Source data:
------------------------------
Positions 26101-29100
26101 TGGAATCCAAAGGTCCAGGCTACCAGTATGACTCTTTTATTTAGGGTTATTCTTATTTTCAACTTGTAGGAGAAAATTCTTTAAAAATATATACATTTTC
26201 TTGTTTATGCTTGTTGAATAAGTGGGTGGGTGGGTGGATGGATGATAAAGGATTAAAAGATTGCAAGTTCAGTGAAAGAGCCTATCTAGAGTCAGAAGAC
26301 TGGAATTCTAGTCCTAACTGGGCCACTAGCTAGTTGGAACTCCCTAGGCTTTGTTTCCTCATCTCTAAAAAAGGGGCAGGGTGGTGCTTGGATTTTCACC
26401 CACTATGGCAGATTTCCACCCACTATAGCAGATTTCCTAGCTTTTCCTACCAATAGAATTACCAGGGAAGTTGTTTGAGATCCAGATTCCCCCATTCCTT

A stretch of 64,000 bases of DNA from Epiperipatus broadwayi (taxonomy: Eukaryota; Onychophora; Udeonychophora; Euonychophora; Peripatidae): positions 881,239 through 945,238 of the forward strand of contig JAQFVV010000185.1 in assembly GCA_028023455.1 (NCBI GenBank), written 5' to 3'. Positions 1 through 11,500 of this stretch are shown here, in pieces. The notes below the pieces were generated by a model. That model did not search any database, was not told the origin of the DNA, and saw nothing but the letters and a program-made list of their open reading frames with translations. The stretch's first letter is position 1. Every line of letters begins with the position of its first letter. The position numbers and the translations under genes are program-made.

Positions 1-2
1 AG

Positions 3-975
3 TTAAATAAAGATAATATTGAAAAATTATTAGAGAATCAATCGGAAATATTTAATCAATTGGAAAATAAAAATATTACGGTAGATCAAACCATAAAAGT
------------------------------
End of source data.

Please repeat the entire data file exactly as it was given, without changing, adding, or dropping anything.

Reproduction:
Positions 26101-29100
26101 TGGAATCCAAAGGTCCAGGCTACCAGTATGACTCTTTTATTTAGGGTTATTCTTATTTTCAACTTGTAGGAGAAAATTCTTTAAAAATATATACATTTTC
26201 TTGTTTATGCTTGTTGAATAAGTGGGTGGGTGGGTGGATGGATGATAAAGGATTAAAAGATTGCAAGTTCAGTGAAAGAGCCTATCTAGAGTCAGAAGAC
26301 TGGAATTCTAGTCCTAACTGGGCCACTAGCTAGTTGGAACTCCCTAGGCTTTGTTTCCTCATCTCTAAAAAAGGGGCAGGGTGGTGCTTGGATTTTCACC
26401 CACTATGGCAGATTTCCACCCACTATAGCAGATTTCCTAGCTTTTCCTACCAATAGAATTACCAGGGAAGTTGTTTGAGATCCAGATTCCCCCATTCCTT

A stretch of 64,000 bases of DNA from Epiperipatus broadwayi (taxonomy: Eukaryota; Onychophora; Udeonychophora; Euonychophora; Peripatidae): positions 881,239 through 945,238 of the forward strand of contig JAQFVV010000185.1 in assembly GCA_028023455.1 (NCBI GenBank), written 5' to 3'. Positions 1 through 11,500 of this stretch are shown here, in pieces. The notes below the pieces were generated by a model. That model did not search any database, was not told the origin of the DNA, and saw nothing but the letters and a program-made list of their open reading frames with translations. The stretch's first letter is position 1. Every line of letters begins with the position of its first letter. The position numbers and the translations under genes are program-made.

Positions 1-2
1 AG

Positions 3-975
3 TTAAATAAAGATAATATTGAAAAATTATTAGAGAATCAATCGGAAATATTTAATCAATTGGAAAATAAAAATATTACGGTAGATCAAACCATAAAAGT